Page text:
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most adequate for the purpose, the findings considered most appropriate and the framing and communication of conclusions” (p. 483). Action research was the methodology I chose to conduct this enquiry because central to this methodology is participation. Coghlan and Brannick (2005) assert that action researchers are concerned with the structure the knowledge will have, how it will be collected, who chooses the research agenda and who profits from it. Greenwood and Levin (2005) argue action research is a method of researching a question or line of inquiry that is committed to several basic elements, the endorsement of participation with a strong emphasis on democracy and action.

The potential for a partnership between myself as the action researcher (Coghlan & Brannick, 2005; Greenwood & Levin, 2005) and a group of CNLs resonated with my objective for the project. In order to look at how the evolution and support of the role could be both informed and improved, I wanted those in the role to collaboratively inquire with me. I would be inquiring as a researcher whilst an employee of the organisation where the research was conducted. From this position of employee, I had both observed and participated in clinical leadership roles. I had witnessed the effect of the reforms of the 1990s on clinical leadership as summarised by White (2004). White found that “the business model has left a legacy of economic accountability and an expectation that all aspects of healthcare provision are or will be able to be costed and this includes nursing care” (p. 192). I had considered how the selection and subsequent preparation for the role of CNL differed significantly throughout the organisation. Historically, the professional development component attached to the role was varied in content and informed by mainstream leadership/management theories. I was not convinced clinicians in the role were well supported or that a recent investment had been made to actually review the role and its accountabilities, although the position had been reviewed nationally in relation to salary (New Zealand Nursing Organisation, 2007). These perspectives, combined with my long standing interest in clinical leadership, resulted in the formation of the research questions and subsequent line of inquiry.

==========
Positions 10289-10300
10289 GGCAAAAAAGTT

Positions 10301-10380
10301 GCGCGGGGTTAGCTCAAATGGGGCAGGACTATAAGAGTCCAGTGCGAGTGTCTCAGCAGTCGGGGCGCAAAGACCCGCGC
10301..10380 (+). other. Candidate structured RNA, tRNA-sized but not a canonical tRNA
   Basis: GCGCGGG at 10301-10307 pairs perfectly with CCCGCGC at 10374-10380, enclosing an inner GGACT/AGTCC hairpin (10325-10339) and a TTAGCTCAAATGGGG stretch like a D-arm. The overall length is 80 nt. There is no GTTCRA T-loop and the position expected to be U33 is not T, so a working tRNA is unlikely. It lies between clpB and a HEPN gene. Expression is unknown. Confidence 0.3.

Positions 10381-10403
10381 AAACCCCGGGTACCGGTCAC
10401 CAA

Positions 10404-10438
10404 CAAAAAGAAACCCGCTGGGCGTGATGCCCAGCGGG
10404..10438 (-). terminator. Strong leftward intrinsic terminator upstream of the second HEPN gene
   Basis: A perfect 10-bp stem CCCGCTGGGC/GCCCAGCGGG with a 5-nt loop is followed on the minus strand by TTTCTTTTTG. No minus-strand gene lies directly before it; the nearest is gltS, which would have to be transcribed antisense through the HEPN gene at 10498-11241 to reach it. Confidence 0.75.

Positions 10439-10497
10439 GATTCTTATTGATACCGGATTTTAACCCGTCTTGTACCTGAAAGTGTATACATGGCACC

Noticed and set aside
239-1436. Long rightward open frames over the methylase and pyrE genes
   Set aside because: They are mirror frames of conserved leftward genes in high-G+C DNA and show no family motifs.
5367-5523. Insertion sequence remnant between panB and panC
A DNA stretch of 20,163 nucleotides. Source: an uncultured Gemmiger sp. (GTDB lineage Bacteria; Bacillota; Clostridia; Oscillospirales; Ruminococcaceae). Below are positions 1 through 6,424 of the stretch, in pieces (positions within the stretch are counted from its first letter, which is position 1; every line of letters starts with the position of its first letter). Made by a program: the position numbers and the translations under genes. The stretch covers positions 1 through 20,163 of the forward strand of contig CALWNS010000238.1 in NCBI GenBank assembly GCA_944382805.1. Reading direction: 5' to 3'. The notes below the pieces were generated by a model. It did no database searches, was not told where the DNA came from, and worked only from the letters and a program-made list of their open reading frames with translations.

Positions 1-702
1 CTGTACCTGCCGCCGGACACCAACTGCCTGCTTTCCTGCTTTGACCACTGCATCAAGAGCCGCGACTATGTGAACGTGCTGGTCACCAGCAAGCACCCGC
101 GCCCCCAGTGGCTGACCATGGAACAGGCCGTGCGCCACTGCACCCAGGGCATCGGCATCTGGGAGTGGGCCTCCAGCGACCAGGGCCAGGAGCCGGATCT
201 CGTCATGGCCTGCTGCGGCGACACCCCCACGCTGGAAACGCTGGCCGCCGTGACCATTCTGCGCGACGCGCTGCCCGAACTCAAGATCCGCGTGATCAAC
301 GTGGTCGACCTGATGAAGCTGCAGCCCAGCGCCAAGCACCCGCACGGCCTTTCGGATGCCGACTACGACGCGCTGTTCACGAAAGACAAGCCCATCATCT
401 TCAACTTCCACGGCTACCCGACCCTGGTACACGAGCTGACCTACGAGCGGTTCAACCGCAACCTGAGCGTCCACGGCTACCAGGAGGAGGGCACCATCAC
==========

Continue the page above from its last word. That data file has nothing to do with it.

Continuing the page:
An amount of research preceding this inquiry has been completed. There is international agreement that the role of an effective clinical leader in nursing is key to the successful


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